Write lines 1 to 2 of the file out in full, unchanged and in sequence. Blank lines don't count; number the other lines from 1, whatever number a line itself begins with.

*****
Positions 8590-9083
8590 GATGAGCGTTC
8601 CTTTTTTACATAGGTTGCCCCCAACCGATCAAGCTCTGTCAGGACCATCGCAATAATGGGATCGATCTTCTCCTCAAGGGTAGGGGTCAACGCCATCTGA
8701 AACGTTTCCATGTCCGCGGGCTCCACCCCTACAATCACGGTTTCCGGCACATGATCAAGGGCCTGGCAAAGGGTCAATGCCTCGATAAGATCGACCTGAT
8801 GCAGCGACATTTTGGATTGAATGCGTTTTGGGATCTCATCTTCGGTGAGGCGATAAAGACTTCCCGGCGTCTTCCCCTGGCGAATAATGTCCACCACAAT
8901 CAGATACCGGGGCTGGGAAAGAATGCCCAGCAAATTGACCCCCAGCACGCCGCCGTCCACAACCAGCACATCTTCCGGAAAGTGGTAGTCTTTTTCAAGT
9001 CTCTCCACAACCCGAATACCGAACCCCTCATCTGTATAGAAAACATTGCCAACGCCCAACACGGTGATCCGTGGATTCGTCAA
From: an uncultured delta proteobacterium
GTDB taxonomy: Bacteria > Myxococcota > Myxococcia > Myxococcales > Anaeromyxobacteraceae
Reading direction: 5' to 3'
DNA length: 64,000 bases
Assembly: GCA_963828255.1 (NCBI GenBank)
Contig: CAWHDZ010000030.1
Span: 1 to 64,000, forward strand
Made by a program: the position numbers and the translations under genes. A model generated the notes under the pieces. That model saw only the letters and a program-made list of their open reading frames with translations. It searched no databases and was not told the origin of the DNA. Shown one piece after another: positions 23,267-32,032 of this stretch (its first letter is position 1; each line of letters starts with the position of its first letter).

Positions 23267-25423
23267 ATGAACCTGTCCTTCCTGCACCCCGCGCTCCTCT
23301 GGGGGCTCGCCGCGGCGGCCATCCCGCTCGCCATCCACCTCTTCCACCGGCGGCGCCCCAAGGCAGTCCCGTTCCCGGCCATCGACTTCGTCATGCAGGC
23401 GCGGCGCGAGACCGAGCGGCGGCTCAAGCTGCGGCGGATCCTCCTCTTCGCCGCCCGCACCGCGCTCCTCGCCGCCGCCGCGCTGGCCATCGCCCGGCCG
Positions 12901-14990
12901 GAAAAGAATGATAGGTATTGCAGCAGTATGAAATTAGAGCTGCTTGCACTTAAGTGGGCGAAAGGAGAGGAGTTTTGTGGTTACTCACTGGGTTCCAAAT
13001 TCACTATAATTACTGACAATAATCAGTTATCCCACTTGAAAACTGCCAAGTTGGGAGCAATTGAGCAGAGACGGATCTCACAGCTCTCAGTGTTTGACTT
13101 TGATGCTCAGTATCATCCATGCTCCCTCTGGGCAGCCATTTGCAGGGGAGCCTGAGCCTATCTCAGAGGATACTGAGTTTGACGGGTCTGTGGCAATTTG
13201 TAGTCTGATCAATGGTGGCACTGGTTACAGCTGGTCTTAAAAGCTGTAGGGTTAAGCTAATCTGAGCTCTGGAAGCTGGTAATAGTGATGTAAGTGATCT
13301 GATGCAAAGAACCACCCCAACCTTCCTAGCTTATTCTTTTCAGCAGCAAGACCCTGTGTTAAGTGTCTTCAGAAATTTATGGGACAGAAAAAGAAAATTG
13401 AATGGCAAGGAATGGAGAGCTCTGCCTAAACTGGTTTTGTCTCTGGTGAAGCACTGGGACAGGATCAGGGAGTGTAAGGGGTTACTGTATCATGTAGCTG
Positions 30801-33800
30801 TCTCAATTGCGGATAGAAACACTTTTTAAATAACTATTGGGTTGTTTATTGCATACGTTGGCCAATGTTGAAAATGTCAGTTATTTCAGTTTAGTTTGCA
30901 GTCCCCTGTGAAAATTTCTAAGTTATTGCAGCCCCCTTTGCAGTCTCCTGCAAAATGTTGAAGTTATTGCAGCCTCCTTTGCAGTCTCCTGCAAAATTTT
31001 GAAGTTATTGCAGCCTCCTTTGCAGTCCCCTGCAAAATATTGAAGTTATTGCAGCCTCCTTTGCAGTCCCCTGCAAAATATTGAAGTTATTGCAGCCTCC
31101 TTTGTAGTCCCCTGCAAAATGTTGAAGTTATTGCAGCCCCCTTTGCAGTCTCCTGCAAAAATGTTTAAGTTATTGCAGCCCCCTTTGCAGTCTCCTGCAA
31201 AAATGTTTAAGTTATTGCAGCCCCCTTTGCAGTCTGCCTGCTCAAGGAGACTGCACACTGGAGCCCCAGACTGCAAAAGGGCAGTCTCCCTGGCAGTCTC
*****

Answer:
Positions 8590-9083
8590 GATGAGCGTTC